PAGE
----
“Permeable Province” Proposed, Again

Forward in Faith UK has made its submission to the Women Bishops Legislative Drafting Group of the Church of England General Synod. For some reason, FiF abbreviates the name of the group to the Legislative Drafting Group. The charge to the group is “(i) preparing the draft measure and amending canon necessary to remove the legal obstacles to the consecration of women to the office of bishop; (ii) preparing a draft of possible additional legal provision consistent with Canon A4 to establish arrangements that would seek to maintain the highest possible degree of communion with those conscientiously unable to receive the ministry of women bishops; (iii) submitting the results of its work to the House of Bishops for consideration and submission to Synod;

Some selections from FiF’s submission:

Forward in Faith was founded in November, 1992, in the wake of the decision that month by the General Synod to proceed to the ordination of women to the priesthood. Our opposition to the ordination of women as priests or bishops remains as ?rmly and utterly rooted in theology today as it was in 1992, as we have set out in detail on numerous occasions….

Our proposals for a new province were designed to permit all in the Church of England to ?ourish, and represent the only solution thus far suggested which would enable women bishops to exercise their ministry without hindrance in their own dioceses, thus ful?lling the aspiration lying behind Canon Jane Sinclair’s amendment to the motion passed by General Synod on 10 July, 2006.

In particular, we would ask the Group to note the following key features of the solution which we proposed [in 2004]:

• a province which would be an integral part of the Church of England

• a province which would provide a stable and secure solution to the problem

• a province the bishops of which would have ordinary jurisdiction

• a province the boundaries of which would be entirely permeable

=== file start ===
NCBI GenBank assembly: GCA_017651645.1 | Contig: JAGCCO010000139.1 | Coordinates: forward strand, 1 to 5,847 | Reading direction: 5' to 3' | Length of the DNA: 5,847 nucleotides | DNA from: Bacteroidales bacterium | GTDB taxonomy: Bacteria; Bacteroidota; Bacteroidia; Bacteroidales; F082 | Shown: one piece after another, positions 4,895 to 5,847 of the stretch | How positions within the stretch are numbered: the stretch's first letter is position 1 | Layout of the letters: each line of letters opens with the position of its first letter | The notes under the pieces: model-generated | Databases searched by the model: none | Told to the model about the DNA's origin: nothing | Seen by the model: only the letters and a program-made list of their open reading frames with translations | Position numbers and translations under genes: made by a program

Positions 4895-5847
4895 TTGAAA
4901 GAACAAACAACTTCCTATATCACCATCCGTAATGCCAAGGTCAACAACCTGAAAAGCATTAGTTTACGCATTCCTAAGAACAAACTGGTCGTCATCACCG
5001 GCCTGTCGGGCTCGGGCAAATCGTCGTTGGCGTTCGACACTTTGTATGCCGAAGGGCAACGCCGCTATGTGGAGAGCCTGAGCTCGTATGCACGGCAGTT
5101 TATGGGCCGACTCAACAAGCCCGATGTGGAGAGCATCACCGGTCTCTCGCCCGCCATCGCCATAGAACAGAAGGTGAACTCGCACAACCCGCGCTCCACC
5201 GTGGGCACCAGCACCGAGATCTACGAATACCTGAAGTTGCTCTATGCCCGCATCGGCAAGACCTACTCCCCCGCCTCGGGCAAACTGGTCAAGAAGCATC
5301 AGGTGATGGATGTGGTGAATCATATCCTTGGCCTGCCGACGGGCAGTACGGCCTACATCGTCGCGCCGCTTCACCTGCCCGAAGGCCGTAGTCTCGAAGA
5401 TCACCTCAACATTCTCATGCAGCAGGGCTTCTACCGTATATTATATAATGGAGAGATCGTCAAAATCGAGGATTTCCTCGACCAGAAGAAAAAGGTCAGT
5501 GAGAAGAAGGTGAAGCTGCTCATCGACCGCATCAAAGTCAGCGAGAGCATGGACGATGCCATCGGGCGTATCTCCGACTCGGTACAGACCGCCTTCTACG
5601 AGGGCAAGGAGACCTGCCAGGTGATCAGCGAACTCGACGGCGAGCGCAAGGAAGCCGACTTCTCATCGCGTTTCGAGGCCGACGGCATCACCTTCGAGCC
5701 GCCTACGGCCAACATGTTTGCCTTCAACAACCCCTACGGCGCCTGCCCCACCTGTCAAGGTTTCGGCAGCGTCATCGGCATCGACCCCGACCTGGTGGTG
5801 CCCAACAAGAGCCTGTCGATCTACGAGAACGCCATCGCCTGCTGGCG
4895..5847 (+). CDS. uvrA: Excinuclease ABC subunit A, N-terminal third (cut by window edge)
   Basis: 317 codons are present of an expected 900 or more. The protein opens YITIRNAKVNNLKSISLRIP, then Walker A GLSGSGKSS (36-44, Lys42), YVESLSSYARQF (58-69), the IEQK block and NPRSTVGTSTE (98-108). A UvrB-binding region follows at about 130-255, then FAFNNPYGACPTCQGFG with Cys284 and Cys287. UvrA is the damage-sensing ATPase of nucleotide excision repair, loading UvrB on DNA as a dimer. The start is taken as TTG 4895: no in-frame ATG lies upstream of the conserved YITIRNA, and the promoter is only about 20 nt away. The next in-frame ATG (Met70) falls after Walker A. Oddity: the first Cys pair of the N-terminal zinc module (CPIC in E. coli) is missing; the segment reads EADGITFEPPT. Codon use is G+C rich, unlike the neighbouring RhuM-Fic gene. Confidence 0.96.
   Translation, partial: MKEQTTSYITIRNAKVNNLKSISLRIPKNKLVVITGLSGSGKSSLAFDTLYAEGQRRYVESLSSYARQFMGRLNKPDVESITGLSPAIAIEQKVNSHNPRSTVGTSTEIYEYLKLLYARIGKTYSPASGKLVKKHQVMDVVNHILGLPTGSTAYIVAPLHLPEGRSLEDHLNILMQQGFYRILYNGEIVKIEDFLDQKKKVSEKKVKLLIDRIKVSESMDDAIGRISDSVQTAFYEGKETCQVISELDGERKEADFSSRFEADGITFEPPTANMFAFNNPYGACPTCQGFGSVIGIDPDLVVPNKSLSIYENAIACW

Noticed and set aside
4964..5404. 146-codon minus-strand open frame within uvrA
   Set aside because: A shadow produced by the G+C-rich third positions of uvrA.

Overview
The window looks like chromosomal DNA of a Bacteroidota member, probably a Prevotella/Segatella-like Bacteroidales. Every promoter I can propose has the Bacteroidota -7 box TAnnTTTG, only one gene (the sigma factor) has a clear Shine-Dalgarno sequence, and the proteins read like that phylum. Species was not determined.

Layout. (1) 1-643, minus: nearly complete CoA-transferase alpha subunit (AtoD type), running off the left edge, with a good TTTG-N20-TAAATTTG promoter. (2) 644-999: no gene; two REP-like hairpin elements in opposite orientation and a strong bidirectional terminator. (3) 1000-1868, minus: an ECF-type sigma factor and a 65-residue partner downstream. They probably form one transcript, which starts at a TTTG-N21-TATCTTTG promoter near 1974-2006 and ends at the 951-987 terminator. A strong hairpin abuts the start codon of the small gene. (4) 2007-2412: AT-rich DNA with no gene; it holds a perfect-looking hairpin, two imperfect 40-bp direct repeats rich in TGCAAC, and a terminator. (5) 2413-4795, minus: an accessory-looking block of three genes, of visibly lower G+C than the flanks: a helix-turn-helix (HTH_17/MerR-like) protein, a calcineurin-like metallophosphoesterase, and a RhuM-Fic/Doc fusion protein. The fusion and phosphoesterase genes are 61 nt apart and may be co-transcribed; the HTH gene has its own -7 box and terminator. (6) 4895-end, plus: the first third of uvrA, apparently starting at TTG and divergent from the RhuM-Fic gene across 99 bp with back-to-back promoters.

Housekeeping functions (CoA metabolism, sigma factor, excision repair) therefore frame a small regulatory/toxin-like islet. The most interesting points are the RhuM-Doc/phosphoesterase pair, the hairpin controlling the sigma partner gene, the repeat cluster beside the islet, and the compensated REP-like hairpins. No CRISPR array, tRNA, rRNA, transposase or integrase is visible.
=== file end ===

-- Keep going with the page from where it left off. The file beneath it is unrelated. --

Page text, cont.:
• a province in which only male priests and bishops would minister sacramentally

• a province in which orders would derive from the historic episcopate as traditionally understood

• a province which would thus provide the necessary sacramental assurance

• a province which would enable renewal in mission and evangelism

• a province which would bring peace to the Church of England

A link to the full text of the FiF’s submission can be found here.

In their submission (pdf) the group Women and the Church notes, “We would draw to the Group’s attention that never before in the history of our Church has a diversity of views on any subject been responded to by the creation of an alternative episcopal structure.”

The Guilford Group report of January 2006 listed disadvantages of a free province including:

• It could represent a major schism within the Church of England, with less possibility of the two sides growing together, potentially allowing for the possibility of the new Province declaring itself out of communion with the Provinces of Canterbury and York;

• It would to all intents and purposes amount to a competing provincial jurisdiction which has so far run counter to Lambeth Conference Resolutions;

• It would be fundamentally unhealthy to establish a province solely on the grounds of opposition to women bishops;

• There would be a risk of it becoming another ‘continuing Anglican Church’.

The Guilford Group report is here (rft):

The General Synod next meets July 6-10.

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